In Shakespeare's play, Macbeth murders his king, Duncan. He is strongly against committing the sin but power takes the better of him. The reader begins to pity Macbeth despite his flaws of greed and corruption. Shakespeare manipulates the audience to react with empathy towards Macbeth through the utilization of Macbeth's, dialogue, and passion.
Throughout the story, there is a feeling of hostility toward Macbeth in response to his harmful actions. However, scenes revealing Macbeth's more admirable side balance that negative feeling.
One particular instance where the reader has the potential to feel pity for Macbeth appears in the dialogue immediately before Macbeth decides whether or not to kill King Duncan. Macbeth is unsure of the morality of the murder. As it can be seen from
"I am his kinsman and his subject, strong both against the deed" (A1, S1, L 13-14). Macbeth states two things: “his kinsman” and “subject”. Firstly a kinsman is a blood relative, and in this context shows a very close bond between the Thane and the king. A kinsman is meant to love and protect the person not cause any harm. As a “subject” he has to host Duncan giving him a safe place to stay. This shows that Macbeth has a clean conscience as he says he is “against the deed” but is being pulled by his greediness for more power.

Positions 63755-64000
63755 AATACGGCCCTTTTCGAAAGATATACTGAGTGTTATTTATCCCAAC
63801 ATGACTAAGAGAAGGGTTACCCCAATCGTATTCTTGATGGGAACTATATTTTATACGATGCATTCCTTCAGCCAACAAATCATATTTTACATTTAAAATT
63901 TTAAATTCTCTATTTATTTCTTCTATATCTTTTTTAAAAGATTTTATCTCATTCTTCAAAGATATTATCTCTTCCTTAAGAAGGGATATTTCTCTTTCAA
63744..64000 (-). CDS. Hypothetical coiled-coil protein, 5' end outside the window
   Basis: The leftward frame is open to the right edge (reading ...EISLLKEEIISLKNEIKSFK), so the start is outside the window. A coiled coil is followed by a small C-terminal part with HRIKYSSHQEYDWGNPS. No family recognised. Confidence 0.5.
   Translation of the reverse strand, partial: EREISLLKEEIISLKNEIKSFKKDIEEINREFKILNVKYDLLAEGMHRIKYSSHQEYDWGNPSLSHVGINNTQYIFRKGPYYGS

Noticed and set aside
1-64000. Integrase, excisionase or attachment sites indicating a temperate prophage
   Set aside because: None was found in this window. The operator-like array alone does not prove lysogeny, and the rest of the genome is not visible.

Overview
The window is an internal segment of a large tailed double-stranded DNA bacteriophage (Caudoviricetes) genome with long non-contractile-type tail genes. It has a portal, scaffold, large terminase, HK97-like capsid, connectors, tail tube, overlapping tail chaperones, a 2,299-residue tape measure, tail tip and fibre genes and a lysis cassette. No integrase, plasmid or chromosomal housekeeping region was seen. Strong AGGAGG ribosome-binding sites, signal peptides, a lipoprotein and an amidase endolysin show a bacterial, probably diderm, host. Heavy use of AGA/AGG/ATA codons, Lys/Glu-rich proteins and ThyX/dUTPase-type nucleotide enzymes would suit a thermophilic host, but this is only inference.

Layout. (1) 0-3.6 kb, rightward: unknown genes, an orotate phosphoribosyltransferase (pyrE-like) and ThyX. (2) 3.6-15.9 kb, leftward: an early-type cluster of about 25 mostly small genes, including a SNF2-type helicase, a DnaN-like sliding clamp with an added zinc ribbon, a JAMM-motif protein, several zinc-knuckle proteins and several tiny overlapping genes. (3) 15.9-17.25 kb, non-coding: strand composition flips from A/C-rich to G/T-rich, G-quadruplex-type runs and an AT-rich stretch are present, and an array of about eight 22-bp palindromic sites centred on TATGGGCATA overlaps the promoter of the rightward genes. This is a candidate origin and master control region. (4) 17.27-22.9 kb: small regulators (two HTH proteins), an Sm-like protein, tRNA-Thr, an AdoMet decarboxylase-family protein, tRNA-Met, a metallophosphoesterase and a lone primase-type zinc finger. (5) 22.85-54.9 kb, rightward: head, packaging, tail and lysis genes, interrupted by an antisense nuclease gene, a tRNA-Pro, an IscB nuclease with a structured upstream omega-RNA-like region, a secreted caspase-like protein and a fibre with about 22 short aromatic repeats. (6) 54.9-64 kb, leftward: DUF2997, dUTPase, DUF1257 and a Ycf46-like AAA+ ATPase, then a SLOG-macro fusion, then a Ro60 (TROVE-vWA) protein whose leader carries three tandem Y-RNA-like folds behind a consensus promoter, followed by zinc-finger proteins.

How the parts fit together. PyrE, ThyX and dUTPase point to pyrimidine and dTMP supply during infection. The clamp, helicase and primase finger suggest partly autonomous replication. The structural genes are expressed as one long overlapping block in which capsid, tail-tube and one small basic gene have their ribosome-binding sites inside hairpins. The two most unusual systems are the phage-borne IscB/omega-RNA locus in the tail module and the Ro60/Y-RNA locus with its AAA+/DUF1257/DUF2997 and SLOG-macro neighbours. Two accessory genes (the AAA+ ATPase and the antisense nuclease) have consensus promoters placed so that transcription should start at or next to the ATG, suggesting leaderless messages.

While Macbeth considers whether murdering Duncan is feasible, Lady Macbeth convinces Macbeth that he would murder Duncan if he were truly brave and masculine. Lady Macbeth goes on to remark that if he murders Duncan, Macbeth "would be so much more the man" (A1, S7, L50-51). This shows Lady Macbeth’s superiority over her husband. “would be” indirectly indicates that he is a wimp and a coward and that if he does not kill the kin...
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...To conclude it can be said that Shakespeare has crafted Macbeth into attracting sympathy. If all the sins that Macbeth committed were just told to a person then it leaves the reader no choice but to consider him evil and immoral; yet when the book is fully read the audience understands his mental anguish, a feeling of sympathy is aroused. Macbeth was a victim of his own power and ambition. He breaks down mentally losing power of himself, becoming very paranoid. At the end of the play, Macbeth tries to regain some dignity by dying with courage. Also as Macbeth had a clean conscience, he was very easily pulled to evil by his mentally overpowering wife. Macbeth was constantly driven by power to commit more harmful actions, as when he got more power, the greedier he became for it. Throughout the play the tragic hero is sympathised even though he committed wrong acts.